New Bnai Brith head warns of need for vigilance

With his honeyed voice and casual bonhomie, incoming B’nai B’rith International President Moishe Smith resembles another recent president.

Indeed, like Bill Clinton, Smith has perfected the art of being present. When talking, he never averts his eyes from the listener, and often punctuates his points by gently touching the arm of the person he’s addressing. He laughs easily, and uses anecdotes and personal narratives to communicate his thoughts.

The Ottawa resident (the first truly international president of the organization) will need to harness all of his skills in order to counter what he sees as the resurgence of one of the oldest scourges in the world — anti-Semitism. Smith, interviewed last week at San Francisco’s Congregation Beth Israel-Judea, where he attended a Dec. 10 forum on combating anti-Semitism on campus, contends that one of the best antidotes to that scourge is equally steeped in history.

“Before the Red Cross, before the Sons and Daughters of Italy, before the Rotary Club, and before any of the mainstream Jewish organizations, there was B’nai B’rith,” Smith said. And just as his listener was going to gently suggest that there might still be some members who were “present at the creation,” Smith artfully deflected the insinuation.

“I have no problem with our core membership being elderly,” Smith said, tapping his listener on the shoulder. “None whatsoever. In fact, I think it’s a source of strength. We have some members who have dedicated over a half-century of volunteering to our cause, and they understand the problems our community faces.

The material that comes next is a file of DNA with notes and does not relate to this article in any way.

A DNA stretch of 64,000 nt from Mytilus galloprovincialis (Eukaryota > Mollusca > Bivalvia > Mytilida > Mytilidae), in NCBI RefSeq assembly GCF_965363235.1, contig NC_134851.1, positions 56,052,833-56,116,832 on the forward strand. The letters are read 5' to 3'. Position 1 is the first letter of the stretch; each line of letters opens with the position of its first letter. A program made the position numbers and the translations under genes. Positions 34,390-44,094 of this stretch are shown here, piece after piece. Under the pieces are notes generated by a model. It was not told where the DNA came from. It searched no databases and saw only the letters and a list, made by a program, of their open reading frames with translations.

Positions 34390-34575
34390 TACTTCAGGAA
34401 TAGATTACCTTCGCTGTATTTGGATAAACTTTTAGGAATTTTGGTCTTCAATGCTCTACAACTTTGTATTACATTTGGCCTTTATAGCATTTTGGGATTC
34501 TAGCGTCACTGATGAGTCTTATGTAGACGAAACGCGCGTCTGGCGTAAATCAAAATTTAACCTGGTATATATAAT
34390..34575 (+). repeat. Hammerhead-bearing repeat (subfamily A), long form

“The problem is reaching the younger generations, who have been … um … how shall I say this?”

Smith leaned forward as if confiding a secret.

“Forgive me for saying this, but I think that younger generations may have been a little pampered. They didn’t grow up facing the levels of anti-Semitism that other generations did, and I think that’s reflected in their levels of activism.”

Smith ticks off a list of current events that he feels warrant increased vigilance: Iran holding a conference on the Holocaust, anti-Jewish violence in Europe, Jimmy Carter’s new book “Palestine: Peace Not Apartheid,” and the recent findings by the Iraq Study Group.

“The policy of appeasement has never worked in finding solutions to huge problems,” Smith said, invoking the specter of Neville Chamberlain when talking about the ISG and its policy toward Iran.

“There is a phenomenon right now where unhappiness with Israel translates directly into anti-Semitism, and we can’t ignore that. Israel bashing, in fact, has almost become like a sport.”

The 56-year-old hotelier thinks the solution to the sanguine attitude on the part of some American Jewry may lie in reaching out to the hinterlands.

“I was in Bisbee, Ariz., recently, just stopping off on my way back from Tucson,” Smith recalled. “The town’s information center must’ve been about eight square feet. But right on the wall was a plaque commemorating the birth of the Bisbee B’nai B’rith Lodge in 1863.

“How many times in how many places across this great country has that story taken place? That’s the spirit that we need to tap into.”